Just three weeks into its newly launched Big Bounty scheme, Facebook has already shelled out £25,000 to independent hackers for spotting flaws in its Web site.

"We hire the best and brightest, and have implemented numerous protocols." "We realize, though, that there are many talented and well-intentioned security experts around the world who don't work for Facebook," Facebook's Chief Security Officer, Joe Sullivan said.

Sullivan also added that more than £4,300 had been paid to one individual who had reported six potential vulnerabilities.

Facebook's Bug Bounty Program has also been well-received by security commentators, who are often critical of the way large companies respond to bug reports.

"We received really positive feedback when we launched our responsible disclosure policy last year, in which we told researchers we would not take adverse actions against them when they followed the policy in reporting bugs," said Sullivan.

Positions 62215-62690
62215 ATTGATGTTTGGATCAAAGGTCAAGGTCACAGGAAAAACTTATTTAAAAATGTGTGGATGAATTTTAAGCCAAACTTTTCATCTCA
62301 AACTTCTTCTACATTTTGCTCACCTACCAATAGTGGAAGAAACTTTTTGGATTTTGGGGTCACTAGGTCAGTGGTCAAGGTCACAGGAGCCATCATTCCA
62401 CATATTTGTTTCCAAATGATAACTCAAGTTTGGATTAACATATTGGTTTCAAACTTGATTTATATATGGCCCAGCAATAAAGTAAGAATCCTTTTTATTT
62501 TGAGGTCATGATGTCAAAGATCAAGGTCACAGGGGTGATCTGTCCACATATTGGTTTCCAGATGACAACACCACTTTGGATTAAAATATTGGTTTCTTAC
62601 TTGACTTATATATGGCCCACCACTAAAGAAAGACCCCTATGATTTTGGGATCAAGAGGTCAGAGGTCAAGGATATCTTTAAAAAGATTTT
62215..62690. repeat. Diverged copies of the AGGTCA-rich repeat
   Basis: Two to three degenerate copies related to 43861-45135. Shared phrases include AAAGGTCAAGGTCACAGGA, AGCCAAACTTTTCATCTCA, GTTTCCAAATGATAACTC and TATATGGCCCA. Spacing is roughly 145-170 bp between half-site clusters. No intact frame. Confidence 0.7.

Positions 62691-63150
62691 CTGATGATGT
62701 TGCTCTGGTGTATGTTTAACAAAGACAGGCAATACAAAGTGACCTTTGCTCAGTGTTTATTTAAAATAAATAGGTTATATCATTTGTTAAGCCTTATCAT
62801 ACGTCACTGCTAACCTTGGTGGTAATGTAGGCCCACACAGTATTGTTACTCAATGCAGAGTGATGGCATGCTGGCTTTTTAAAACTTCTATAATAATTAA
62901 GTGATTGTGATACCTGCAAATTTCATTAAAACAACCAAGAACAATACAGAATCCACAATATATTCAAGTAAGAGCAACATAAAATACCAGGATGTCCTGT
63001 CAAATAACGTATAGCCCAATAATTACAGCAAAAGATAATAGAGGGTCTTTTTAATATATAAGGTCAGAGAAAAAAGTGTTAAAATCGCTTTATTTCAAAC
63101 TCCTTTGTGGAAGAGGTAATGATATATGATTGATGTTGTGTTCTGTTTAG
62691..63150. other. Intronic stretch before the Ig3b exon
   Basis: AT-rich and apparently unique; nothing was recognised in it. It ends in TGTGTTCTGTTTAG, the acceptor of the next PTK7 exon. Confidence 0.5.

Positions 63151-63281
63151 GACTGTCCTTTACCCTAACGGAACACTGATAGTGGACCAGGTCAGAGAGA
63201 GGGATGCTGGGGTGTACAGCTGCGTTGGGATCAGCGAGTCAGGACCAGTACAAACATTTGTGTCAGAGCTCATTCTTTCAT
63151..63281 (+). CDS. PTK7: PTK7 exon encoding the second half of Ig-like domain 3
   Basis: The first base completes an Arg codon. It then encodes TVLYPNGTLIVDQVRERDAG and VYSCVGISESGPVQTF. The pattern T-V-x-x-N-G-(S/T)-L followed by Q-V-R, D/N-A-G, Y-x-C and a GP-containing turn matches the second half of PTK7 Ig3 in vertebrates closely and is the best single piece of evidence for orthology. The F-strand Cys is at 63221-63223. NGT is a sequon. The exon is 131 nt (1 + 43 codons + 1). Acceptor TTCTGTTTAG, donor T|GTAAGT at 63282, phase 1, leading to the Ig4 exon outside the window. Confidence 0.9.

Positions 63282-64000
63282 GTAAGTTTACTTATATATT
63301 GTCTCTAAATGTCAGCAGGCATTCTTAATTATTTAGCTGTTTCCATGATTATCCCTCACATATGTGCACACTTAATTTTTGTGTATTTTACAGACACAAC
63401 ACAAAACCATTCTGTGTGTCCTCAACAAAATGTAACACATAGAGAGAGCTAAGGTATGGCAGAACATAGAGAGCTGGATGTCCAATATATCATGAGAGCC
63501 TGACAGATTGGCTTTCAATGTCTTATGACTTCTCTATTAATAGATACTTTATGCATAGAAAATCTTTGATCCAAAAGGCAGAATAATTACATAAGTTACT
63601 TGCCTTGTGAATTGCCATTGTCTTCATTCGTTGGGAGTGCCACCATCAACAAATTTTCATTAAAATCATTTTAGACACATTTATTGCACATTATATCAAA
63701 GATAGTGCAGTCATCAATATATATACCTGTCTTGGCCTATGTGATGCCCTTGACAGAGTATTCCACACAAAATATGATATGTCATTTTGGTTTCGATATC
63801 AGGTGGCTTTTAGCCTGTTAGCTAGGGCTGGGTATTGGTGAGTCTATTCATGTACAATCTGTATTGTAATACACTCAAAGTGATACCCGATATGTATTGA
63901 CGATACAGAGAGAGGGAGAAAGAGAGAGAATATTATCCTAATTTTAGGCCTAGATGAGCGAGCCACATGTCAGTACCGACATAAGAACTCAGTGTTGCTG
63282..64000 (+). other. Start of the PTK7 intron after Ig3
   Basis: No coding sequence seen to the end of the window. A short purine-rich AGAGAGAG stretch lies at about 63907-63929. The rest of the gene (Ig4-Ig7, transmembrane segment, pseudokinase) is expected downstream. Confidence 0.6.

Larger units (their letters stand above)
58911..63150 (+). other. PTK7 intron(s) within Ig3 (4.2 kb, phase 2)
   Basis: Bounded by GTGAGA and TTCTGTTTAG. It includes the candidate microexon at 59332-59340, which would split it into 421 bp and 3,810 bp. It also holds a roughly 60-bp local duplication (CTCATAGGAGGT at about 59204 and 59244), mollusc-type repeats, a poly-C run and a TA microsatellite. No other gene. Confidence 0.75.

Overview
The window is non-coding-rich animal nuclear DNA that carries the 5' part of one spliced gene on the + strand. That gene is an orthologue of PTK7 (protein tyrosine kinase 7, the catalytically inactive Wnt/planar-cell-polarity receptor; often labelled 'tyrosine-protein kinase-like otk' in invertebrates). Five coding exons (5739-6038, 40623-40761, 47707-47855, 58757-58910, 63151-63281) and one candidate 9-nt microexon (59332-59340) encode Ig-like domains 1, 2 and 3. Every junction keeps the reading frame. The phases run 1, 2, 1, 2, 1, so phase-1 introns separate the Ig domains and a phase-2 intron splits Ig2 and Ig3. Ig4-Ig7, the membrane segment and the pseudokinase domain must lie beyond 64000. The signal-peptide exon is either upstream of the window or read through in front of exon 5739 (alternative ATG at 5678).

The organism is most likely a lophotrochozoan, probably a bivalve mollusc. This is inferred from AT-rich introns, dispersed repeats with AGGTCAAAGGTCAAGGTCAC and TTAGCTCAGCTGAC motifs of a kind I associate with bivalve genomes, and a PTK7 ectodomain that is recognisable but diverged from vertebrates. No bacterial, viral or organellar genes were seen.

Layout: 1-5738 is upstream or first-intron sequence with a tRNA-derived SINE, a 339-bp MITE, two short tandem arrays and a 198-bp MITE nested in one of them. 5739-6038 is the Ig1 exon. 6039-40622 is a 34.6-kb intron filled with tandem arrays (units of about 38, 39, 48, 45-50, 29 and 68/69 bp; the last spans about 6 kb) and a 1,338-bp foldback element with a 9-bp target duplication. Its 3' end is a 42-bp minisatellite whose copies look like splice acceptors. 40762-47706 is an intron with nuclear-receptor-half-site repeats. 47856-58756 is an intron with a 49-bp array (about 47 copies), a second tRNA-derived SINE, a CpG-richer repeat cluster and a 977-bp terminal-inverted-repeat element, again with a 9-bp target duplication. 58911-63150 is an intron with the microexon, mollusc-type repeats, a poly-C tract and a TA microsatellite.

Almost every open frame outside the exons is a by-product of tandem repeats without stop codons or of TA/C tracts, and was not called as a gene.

"We are one of the first companies to clearly lay out our policy in order to make those who discover vulnerabilities more comfortable in reporting, and we are happy to see that other organizations are adopting a similar stance."

When facebook announced the big bounty scheme three weeks back, it joined Mozilla and Google in rewarding researchers who privately report vulnerabilities that could jeopardize the privacy or security of their users. Till date, Google has paid more than $300,000 for bugs found on its various web properties - and that doesn't include bounties paid for vulnerabilities reported in Google's chrome browsers.

Sullivan also clarified several fine points in its bug bounty program. The minimum amount paid is $500. He didn't say if there was a maximum amount, and he didn't spell out the criteria for determining when one report is better than another.